Outreach and advocacy is a very important part of what we do. We know that what we do is important and serves several purposes, such as documenting the school’s history and supporting the teaching mission of our institution. However, those not actively involved with the archives often ask why the school might have an archives, or might think that “it’s a nice thing to have but it’s not essential to the development of the school.” One of our tasks is to inform all of our user groups of why the archives is important. Our core user groups naturally include the alumni, the Development Office, or the Communications Department, but sometimes we may not get a chance to reach out to the parents of current students.
One of the first groups I spoke with when I began here at The Westminster Schools was the PTA. I contacted the presidents of both the Lower School PTA and the joint Middle/Upper School PTA, who enthusiastically added me to the agenda of one of their monthly morning meetings. I was trying to make a few points, namely:
- How long the school has had an archives (since 1984)
- Where we were located and what our hours were
- What types of material we have and the extent of our collection
- What we can do to help them
- What they can do to help us
The response to these simple 15-20 minute presentations has been simply overwhelming. Not only do I now have two wonderful volunteers doing some work that they find interesting and I find helpful, I have also firmly established contacts with the PTA leadership. This is very helpful on many levels:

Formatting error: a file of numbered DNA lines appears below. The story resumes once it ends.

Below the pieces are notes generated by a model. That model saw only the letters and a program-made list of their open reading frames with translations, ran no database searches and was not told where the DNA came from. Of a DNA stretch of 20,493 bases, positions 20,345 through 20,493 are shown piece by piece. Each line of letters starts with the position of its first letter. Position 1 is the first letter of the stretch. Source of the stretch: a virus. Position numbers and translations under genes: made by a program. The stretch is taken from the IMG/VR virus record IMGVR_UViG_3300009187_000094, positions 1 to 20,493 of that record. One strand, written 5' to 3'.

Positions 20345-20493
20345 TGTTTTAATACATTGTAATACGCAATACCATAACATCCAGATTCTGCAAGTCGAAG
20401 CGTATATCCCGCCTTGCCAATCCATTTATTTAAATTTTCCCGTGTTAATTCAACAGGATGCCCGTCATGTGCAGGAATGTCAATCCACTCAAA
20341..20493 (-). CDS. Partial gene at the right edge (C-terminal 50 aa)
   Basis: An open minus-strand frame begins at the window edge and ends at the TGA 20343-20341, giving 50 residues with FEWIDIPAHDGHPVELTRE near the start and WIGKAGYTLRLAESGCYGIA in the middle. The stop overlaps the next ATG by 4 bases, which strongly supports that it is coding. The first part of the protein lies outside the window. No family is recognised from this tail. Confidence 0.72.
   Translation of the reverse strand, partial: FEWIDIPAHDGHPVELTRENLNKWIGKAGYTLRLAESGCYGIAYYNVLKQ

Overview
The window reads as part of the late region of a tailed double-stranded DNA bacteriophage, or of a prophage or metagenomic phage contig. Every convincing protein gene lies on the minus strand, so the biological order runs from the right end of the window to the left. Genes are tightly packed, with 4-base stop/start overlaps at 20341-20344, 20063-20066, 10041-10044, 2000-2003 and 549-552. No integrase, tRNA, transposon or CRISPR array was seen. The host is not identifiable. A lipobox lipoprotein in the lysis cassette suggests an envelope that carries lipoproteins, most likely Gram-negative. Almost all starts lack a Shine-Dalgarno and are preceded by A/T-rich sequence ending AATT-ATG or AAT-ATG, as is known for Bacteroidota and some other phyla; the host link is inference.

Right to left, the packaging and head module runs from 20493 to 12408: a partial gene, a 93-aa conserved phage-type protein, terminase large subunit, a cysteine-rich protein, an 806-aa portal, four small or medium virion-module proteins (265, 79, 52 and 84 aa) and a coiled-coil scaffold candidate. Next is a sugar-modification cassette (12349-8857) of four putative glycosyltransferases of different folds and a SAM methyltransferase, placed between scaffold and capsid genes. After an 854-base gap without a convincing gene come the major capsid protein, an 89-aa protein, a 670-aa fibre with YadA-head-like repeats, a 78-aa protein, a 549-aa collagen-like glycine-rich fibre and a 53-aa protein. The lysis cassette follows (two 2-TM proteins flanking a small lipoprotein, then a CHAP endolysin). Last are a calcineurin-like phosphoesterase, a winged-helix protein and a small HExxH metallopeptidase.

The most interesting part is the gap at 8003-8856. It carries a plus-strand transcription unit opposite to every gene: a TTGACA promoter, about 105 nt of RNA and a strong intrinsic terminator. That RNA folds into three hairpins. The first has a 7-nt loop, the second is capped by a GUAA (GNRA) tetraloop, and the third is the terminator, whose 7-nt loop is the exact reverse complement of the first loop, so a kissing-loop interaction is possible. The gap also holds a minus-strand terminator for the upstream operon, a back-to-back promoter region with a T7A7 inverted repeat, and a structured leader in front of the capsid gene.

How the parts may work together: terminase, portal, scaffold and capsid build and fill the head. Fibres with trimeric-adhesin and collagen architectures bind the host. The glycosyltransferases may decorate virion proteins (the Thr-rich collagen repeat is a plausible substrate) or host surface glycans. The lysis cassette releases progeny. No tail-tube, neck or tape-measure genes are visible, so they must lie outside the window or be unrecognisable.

- I am assured of receiving the PTA records in a timely manner.
- The archives is seen as an active and vital part of the school.
- Parents have encouraged their students to come and visit the archives–I have had several stop by “just to see” the archives.
- Parents have contacted me with reference questions or have donated items from their personal collections at home.
Several parents came up to me after each presentation to tell me that they were alumni, and either did not realize that we had an archives or thought we only had the yearbooks in our collection. Now, at other functions, several parents will come to me to say hello, and I am getting to know them and their students. Becoming an integral part of the community is an asset for any archives.
Note about the picture: One of the Archives’ most popular exhibits takes place right at the beginning of the school year in August–the annual “Alumni Parents” exhibit. We identify the parents of graduating seniors who went to the school–whether they graduated or not–and post their senior photo in the Carlyle Fraser Library. This year we included a senior quote, if one was printed in the yearbook, as well as some photographs and artifacts from the Archives. As I was installing the exhibit, I was often crowded by students surrounding me, looking for their parent (or parents’) picture. Many parents also stopped by to see the senior photos of their friends. It was a good way for me, being new to the school, to get to know the collection more in depth, to start learning names of alumni, and to chat with the community about the importance of archives.